Peter Clarke’s report on the ‘Trojan Horse’ investigation – ‘an inconvenient truth for the coalition government’
Commenting on the Report into allegations concerning Birmingham schools arising from the ‘Trojan Horse’ letter by Peter Clarke, Chris Keates, General Secretary of the NASUWT, the largest teachers’ union in the UK, said:
“The report of Peter Clarke concludes that he found no evidence of terrorism, radicalisation or violent extremism in Birmingham schools.
“There are serious concerns for some schools which have been highlighted in Mr Clarke’s report.
“However, the naming of individuals and organisations in this report should provoke concerns about the accuracy of what has been reported and the rights of the individuals and organisations concerned.
“Nevertheless, the report is an inconvenient truth for the Coalition Government; it exposes a litany of failures which strike at the heart of the Coalition Government’s education policy.
“The majority of the 15 recommendations made by Mr Clarke are directed at addressing failures by the Department for Education over a lack of suitable controls to ensure that public interests are safeguarded at all times.
“Mr Clarke’s report presents a direct challenge to the Coalition Government’s policy direction, which has included: the repeal of the requirement for all teachers to hold Qualified Teacher Status; the abolition of a national regulatory body for the teaching profession; and the failure to apply any national standards or to properly regulate leadership and governance of schools.
“The rush to increase the number of academy schools without establishing effective and appropriate checks on individuals and groups has also been criticised in Mr Clarke’s report today.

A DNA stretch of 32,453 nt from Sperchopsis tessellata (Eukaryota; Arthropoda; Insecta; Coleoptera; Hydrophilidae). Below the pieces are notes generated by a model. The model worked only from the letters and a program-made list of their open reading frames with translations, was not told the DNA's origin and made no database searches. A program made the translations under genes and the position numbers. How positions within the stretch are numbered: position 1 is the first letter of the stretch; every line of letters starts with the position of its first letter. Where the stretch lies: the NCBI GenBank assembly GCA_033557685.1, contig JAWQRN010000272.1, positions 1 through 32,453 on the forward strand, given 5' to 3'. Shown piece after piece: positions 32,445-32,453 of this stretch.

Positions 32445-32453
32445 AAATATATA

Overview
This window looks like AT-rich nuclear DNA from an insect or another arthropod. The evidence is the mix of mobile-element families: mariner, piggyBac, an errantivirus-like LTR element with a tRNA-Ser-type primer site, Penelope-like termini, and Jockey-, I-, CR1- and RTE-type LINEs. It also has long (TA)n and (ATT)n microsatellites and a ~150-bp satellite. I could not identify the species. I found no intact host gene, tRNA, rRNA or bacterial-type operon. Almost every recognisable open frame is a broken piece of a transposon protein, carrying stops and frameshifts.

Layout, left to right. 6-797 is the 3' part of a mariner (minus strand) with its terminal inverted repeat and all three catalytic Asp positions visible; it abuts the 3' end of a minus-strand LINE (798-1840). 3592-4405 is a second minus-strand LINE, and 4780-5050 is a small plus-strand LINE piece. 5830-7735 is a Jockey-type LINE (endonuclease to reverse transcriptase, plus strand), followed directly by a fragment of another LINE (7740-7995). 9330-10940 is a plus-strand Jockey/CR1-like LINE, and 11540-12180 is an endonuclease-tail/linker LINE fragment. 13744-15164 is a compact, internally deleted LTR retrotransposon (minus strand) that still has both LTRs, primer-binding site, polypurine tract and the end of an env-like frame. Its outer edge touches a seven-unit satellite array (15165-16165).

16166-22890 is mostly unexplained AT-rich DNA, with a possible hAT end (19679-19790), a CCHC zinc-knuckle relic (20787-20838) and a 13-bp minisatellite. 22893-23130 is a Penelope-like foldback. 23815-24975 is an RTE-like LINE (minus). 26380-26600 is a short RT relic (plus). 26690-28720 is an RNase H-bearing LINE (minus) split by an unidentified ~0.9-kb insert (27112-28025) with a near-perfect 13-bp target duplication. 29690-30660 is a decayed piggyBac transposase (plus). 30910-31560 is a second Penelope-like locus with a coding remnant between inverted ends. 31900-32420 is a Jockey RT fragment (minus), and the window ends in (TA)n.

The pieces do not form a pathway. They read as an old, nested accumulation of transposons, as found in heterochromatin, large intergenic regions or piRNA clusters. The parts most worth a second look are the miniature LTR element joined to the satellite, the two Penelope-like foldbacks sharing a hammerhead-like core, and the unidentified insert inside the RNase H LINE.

“In 2011, the then Secretary of State agreed with the Chief Inspector of Schools to remove the requirement for Ofsted to inspect for community cohesion.
“Mr Clarke’s report rightly argues for effective information sharing between agencies. It is therefore deeply regrettable that one of the Coalition Government’s first priorities was to abolish the national ‘Contact Point’ initiative which was a vital resource to securing effective information-sharing.
“Financial propriety in schools has also not been assisted by the decision to abolish the requirement for schools to comply with the national standard for financial management – a further issue highlighted by Mr Clarke’s report.
“The issues in the report are not about the merits or otherwise of academies and free schools, but about the failure of the Coalition Government to establish effective checks and balances to ensure that the interests of all taxpayers are secured.
“The Secretary of State for Education cannot simply disregard or ignore the recommendations contained in Mr Clarke’s report, without seriously reflecting on the range of fundamental issues that have been identified.
“It is important in the debate about the findings of this report that the impact on children, young people and the staff in the schools concerned is not forgotten.”
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